I pray thee, bring me hither the ephod; not to put it on himself, but that the high priest might put it on, and inquire by it before him of the Lord:

and Abiathar brought thither the ephod to David; for the sake of David, that inquiry might be made before him of the Lord by Urim and Thummim.

And David said to Abiathar the priest, Ahimelech's son, I pray thee, bring me hither the ephod. And Abiathar brought thither the ephod to David.
7–20. The pursuit

7. bring me hither the ephod] He desired to consult God by means of the Urim and Thummim, as before at Keilah (1 Samuel 23:9).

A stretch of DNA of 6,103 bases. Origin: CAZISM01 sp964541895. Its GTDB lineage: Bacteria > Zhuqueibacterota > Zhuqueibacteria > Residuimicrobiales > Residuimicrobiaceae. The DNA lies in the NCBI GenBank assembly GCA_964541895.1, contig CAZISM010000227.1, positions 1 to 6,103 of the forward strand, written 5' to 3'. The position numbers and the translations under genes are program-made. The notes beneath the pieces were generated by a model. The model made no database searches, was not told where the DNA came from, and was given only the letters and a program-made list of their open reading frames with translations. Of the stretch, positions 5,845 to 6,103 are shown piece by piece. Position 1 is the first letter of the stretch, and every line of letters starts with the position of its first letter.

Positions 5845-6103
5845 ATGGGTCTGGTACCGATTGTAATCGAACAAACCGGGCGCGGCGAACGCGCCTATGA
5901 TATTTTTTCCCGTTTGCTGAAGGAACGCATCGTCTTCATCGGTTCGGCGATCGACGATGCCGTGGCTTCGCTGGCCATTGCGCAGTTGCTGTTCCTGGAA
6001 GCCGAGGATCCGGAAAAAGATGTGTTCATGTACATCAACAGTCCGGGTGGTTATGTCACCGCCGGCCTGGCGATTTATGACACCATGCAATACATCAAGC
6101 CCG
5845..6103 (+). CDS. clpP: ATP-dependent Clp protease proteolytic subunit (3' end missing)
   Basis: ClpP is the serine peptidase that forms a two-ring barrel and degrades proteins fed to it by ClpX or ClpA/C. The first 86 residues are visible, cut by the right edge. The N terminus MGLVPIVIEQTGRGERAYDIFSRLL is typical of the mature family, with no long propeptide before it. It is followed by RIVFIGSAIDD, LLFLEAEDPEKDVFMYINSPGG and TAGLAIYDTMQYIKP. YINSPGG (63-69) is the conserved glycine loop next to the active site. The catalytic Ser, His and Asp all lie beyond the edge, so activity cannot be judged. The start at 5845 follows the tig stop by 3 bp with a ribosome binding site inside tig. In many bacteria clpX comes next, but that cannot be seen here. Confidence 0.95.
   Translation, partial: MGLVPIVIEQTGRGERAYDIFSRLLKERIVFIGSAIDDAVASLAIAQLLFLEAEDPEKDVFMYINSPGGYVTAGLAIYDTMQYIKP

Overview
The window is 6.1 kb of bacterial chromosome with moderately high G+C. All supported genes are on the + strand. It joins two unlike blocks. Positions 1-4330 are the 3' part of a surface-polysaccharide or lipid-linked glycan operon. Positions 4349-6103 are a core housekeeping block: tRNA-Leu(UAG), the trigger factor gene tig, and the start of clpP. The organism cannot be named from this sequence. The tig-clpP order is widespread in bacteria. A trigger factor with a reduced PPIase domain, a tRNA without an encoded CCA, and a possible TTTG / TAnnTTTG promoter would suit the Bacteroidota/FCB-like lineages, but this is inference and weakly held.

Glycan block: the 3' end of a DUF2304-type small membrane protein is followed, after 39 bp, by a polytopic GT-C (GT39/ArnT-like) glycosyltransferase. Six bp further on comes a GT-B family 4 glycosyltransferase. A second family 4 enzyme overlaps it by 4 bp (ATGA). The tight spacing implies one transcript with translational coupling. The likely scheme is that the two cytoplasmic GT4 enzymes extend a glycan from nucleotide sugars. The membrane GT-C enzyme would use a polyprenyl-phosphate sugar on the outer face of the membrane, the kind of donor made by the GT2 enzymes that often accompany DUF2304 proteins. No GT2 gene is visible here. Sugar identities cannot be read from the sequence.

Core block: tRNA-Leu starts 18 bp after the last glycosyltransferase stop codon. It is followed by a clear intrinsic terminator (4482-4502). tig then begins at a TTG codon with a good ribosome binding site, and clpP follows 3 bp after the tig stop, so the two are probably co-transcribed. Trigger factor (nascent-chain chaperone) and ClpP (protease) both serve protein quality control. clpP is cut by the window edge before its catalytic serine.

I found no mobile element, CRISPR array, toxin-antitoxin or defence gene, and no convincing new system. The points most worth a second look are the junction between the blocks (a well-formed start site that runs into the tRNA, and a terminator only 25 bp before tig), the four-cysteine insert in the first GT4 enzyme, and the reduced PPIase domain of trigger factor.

Verses 7, 8. - Looking only to Jehovah for aid, David sends for Abiathar, who seems to have remained constantly with him, and bids him consult Jehovah by the Urim. In strong contrast to the silence which surrounds Saul (1 Samuel 28:6), the answer is most encouraging. Literally it is, "Pursue; for overtaking thou shalt overtake, and delivering thou shalt deliver." 1 Samuel 30:7David was greatly distressed in consequence; "for the people thought ('said,' sc., in their hearts) to stone him," because they sought the occasion of their calamity in his connection with Achish, with which many of his adherents may very probably have been dissatisfied. "For the soul of the whole people was embittered (i.e., all the people were embittered in their souls) because of their sons and daughters," who had been carried away into slavery. "But David strengthened himself in the Lord his God," i.e., sought consolation and strength in prayer and believing confidence in the Lord (1 Samuel 30:7.). This strength he manifested in the resolution to follow the foes and rescue their booty from them. To this end he had the ephod brought by the high priest Abiathar (cf. 1 Samuel 23:9), and inquired by means of the Urim of the Lord, "Shall I pursue this troop? Shall I overtake it?" These questions were answered in the affirmative; and the promise was added, "and thou wilt rescue." So David pursued the enemy with his six hundred men as far as the brook Besor, where the rest, i.e., two hundred, remained standing (stayed behind). The words עמדוּ והנּותרים, which are appended in the form of a circumstantial clause, are to be connected, so far as the facts are concerned, with what follows: whilst the others remained behind, David pursued the enemy still farther with four hundred men. By the word הנּותרים the historian has somewhat anticipated the matter, and therefore regards it as necessary to define the expression still further in 1 Samuel 30:10. We are precluded from changing the text, as Thenius suggests, by the circumstance that all the early translators read it in this manner, and have endeavoured to make the expression intelligible by paraphrasing it. These two hundred men were too tired to cross the brook and go any farther. (פּגר, which only occurs here and in 1 Samuel 30:21, signifies, in Syriac, to be weary or exhausted.) As Ziklag was burnt down, of course they found no provisions there, and were consequently obliged to set out in pursuit of the foe without being able to provide themselves with the necessary supplies. The brook Besor is supposed to be the Wady Sheriah, which enters the sea below Ashkelon (see v. Raumer, Pal. p. 52).